But now is the time to enjoy the turn of the seasons and to harvest the garden’s autumn gifts. It is the perfect time to survey the landscape in search of SEEDS! You may find that some of the pods are still green and tightly closed. These should wait. But as they ripen, you can place a small bag or envelope over the stalk to keep seeds from exploding out from an open pod. When stems begin to dry, you can clip them from the plant and wait. The pod will burst open and the seeds will fall into the envelope.
You can snip an entire seed head into a bag, give it a good shake, and find the seeds in the bag, separated from the chaff.
I love harvesting morning glory seeds. The brown pods along the stems are easy to find, and a clipper and paper bag make quick work of it.
Harvest seeds that fall easily from the plant and are dry and hard. Immature seeds—green and soft, will not germinate. (The goldfinches will let you know when the seeds are ripe.)
Now that you have mastered the “September Shakedown,” It is time for an even more important part of the process: LABELS!! Do not even THINK about leaving the garden with your stash until you have put labels on each group of seeds. Pick up some index cards. When you come to the seed swap, each seed should be labelled with the following information: Name (common an
d botanical); sun/shade; size of mature plant; color; sowing time (before or after frost, indoors before last frost, etc.). The cards will be placed with the seeds, and people could write info on their seed envelopes. Labelling is very important. You do not want to draw a blank when you get home with those lovely, mysterious packets of genetic material.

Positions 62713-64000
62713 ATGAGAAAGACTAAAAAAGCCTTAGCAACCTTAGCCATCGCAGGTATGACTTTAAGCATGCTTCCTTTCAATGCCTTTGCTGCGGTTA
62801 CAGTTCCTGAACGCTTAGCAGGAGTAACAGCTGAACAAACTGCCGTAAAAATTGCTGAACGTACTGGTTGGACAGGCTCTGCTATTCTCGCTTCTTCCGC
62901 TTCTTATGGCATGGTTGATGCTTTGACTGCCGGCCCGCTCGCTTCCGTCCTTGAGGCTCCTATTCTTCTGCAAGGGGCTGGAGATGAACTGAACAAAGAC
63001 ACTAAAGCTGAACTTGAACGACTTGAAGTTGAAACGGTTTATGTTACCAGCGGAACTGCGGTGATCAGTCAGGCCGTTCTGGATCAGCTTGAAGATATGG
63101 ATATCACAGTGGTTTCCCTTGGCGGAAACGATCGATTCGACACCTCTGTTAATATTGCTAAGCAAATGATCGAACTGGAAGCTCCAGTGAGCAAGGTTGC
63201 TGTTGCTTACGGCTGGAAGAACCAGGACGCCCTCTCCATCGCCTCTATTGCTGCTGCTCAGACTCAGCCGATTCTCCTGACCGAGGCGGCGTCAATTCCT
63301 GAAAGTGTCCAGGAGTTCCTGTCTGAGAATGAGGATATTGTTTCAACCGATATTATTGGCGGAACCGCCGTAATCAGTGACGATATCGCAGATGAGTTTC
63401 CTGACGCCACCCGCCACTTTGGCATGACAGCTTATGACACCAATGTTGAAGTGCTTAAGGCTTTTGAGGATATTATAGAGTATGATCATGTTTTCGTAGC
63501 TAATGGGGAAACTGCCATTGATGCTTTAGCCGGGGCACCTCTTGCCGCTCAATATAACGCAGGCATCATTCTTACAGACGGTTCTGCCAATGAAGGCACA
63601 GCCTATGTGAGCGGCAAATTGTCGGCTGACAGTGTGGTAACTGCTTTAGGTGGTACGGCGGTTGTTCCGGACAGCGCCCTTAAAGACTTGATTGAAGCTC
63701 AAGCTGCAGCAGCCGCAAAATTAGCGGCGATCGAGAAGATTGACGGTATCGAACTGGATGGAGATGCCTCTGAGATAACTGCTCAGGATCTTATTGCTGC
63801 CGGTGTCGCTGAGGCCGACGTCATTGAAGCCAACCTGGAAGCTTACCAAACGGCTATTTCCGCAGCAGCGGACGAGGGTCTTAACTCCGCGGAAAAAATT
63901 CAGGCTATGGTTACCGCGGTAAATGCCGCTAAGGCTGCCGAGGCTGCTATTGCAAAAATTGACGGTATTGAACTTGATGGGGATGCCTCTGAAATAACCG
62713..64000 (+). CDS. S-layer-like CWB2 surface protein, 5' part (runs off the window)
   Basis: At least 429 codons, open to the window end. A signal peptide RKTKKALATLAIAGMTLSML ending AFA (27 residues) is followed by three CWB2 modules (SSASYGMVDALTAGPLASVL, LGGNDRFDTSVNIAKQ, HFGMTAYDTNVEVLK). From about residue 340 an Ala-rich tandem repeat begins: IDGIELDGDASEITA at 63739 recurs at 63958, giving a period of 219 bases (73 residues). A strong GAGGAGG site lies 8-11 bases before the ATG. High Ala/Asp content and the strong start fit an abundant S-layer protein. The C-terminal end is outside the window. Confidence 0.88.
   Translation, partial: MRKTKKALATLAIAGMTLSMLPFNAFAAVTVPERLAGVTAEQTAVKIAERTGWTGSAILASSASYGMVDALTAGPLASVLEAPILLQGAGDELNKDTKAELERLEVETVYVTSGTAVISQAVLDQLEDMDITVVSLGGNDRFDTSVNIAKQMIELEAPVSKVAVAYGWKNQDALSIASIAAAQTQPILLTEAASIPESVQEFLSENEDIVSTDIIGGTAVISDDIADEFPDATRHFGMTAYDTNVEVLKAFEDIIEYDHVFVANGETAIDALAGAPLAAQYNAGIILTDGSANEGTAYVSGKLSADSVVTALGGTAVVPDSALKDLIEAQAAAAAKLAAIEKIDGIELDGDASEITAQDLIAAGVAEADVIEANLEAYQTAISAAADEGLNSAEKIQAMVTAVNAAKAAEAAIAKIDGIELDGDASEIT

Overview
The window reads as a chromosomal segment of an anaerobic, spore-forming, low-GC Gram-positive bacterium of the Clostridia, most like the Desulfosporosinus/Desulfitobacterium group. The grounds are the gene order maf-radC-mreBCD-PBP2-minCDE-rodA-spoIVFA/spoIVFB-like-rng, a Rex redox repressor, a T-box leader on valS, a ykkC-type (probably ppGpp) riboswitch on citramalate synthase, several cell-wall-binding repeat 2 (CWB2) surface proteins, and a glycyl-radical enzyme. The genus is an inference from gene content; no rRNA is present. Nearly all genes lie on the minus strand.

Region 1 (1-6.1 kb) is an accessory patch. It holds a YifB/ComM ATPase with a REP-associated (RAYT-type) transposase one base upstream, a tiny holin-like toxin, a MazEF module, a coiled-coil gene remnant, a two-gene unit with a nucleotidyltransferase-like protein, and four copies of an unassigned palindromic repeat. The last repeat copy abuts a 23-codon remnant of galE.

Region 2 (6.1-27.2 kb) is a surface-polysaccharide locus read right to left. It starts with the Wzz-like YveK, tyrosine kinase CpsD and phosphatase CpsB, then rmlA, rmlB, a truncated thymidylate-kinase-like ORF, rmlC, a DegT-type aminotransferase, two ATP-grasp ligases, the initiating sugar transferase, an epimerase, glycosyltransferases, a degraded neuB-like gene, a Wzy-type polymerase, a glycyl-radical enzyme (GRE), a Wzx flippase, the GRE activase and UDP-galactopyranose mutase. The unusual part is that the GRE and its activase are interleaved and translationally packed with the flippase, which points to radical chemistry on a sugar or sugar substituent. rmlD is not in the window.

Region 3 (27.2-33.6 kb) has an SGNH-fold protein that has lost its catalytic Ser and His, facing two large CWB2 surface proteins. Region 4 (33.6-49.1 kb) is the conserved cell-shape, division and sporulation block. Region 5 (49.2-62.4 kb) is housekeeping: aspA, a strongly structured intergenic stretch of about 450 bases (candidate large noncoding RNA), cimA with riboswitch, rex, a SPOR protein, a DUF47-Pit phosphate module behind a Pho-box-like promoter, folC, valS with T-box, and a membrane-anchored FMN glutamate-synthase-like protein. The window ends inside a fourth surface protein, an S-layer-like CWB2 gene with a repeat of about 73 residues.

Save Those Seeds!
As always, please let me know if you have a question. If you have been eyeing that gorgeous plant in the neighbor’s yard, ask her for seeds. This meeting will be lots of fun, with seeds and information shared all around. If you had luck with last year’s seeds, share your success with us.
Hope you all enjoyed the seed swap. It will be fun to see if you have any luck with them next spring. The webmaster is ashamed to admit that she hates seeds. You see, she’s never been able to induce seeds to grow for her. Oh well, thank goodness there are those among you that are able to grow them. You know who you are….
I have made my rounds of the garden and collectedripe seeds fromthe following plants. I am listing them here along with pictures in flower and seed. I am learning new things every day. This has been quite the experience.So here are some examples from my garden:
Wildmustard – no, not Phlox—“Dame’s Rocket” has four petals. Phlox, five. Note the difference in the seed pods pictured below.